Exhibition throws light on Kalashnikov

MOSCOW (AFP) – Dozens of youngsters from Russia’s Youth Army have been getting up close and personal with perhaps the world’s most iconic firearm as their country prepares to mark the centenary of the birth of Mikhail Kalashnikov, maker of the legendary rifle.

Children from the roughly half a million-strong patriotic movement, which Russians can join from the age of eight, have been thronging to an exhibition at Victory Museum in western Moscow, getting a chance to assemble Kalashnikovs and pose for selfies next to the famous automatic weapon.

Russia will next month celebrate the life of Kalashnikov, designer of the AK-47, with a number of events, including the museum display and a biopic.

Kalashnikov, who died in 2013 at the age of 94, is seen in Russia as a national hero and symbol of the country’s proud military past.

His AK-47 has become a weapon of choice for both guerrillas and governments the world over.

It is also a staple of early military education in Russia.

Members of Russia’s Young Army patriotic movement get a close-up look at Russia’s iconic Kalashnikov at a Moscow exhibition dedicated to their inventor. PHOTOS: AFP
A visitor reads up on the exploits of ‘Kalashnikov, a soldier, a designer, a legend’ at Moscow’s Victory Museum

Maxim, a young cadet, said he learnt to put together and take apart an AK rifle at school.

“At first your fingers hurt, but then it’s quite easy,” he told AFP.

The exhibition was put together by the Kalashnikov museum in Izhevsk, an industrial town in the Ural mountains, where the inventor worked at the Izhmash weapons factory until his retirement.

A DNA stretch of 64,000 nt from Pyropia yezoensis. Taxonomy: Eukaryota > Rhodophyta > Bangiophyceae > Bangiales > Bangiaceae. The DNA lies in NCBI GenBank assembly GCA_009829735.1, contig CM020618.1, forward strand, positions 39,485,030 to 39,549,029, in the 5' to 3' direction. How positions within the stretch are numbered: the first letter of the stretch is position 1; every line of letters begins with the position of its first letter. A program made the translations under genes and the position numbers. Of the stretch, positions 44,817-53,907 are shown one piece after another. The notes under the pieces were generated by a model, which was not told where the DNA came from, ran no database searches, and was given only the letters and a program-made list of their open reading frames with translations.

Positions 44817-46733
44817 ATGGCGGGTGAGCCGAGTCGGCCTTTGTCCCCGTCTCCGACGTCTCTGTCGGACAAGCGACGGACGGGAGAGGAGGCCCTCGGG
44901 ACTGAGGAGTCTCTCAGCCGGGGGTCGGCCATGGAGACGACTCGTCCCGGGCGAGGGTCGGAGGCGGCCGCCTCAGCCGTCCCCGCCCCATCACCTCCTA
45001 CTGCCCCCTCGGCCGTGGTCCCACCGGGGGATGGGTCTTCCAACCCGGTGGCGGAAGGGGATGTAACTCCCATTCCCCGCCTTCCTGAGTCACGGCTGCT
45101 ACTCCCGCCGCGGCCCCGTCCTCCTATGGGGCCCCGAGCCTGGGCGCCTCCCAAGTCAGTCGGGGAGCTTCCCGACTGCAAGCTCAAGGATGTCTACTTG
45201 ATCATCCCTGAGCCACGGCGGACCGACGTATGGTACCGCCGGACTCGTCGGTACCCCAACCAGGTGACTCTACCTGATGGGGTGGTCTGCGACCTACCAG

Alexander Yermakov, the museum’s deputy director, said he hoped the inventor’s story would inspire “the next generation of Kalashnikovs”.

Kalashnikov was showered with every possible major prize in the Soviet Union, and the Kremlin in 2009 gave him the highest honour – Hero of Russia. In 2017, authorities unveiled a monument to Kalashnikov holding his weapon in central Moscow.

Born in a Siberian village on November 10, 1919, Kalashnikov had a tragic childhood during which his father was deported as a kulak (prosperous peasant) in 1930.

Wounded during a bloody battle with Nazi forces in 1941, Kalashnikov was given a leave during which he thought up the first versions of the rifle.

In 1945, a prototype was entered into a competition and the design was eventually recommended for use in the Soviet army.

It quickly became prized for its simplicity, cheapness and sturdy reliability.

AK-47’s name stands for “Kalashnikov’s Automatic” and the year its final version was designed, 1947. More than 100 million Kalashnikovs have been sold worldwide and about 50 armies use the AK-47 including those in Iraq and Somalia.

Although Kalashnikov said he created the rifle to “defend the fatherland’s borders”, Moscow first used the gun internationally to put down riots in East Berlin in 1953 and the Hungarian Revolution of 1956, journalist CJ Chivers wrote in his book  The Gun.

Chivers challenged the official narrative according to which a lone maverick inventor came up with a genius design.

“The weapon was designed collectively, the culmination of work by many people over many years,” Chivers wrote.

The breakup of the Soviet Union in 1991 opened the floodgates for weapons trafficking, and the AK turned into the preferred weapon for guerillas, dictators, and even school shooters in the United States (US).

The kalash, as the firearm is called in Russian and French, has been used in attacks in Paris, to settle scores among gangs and poach for wildlife in Africa.

In his twilight years Kalashnikov said he was tormented by the thought that his invention had caused so many deaths.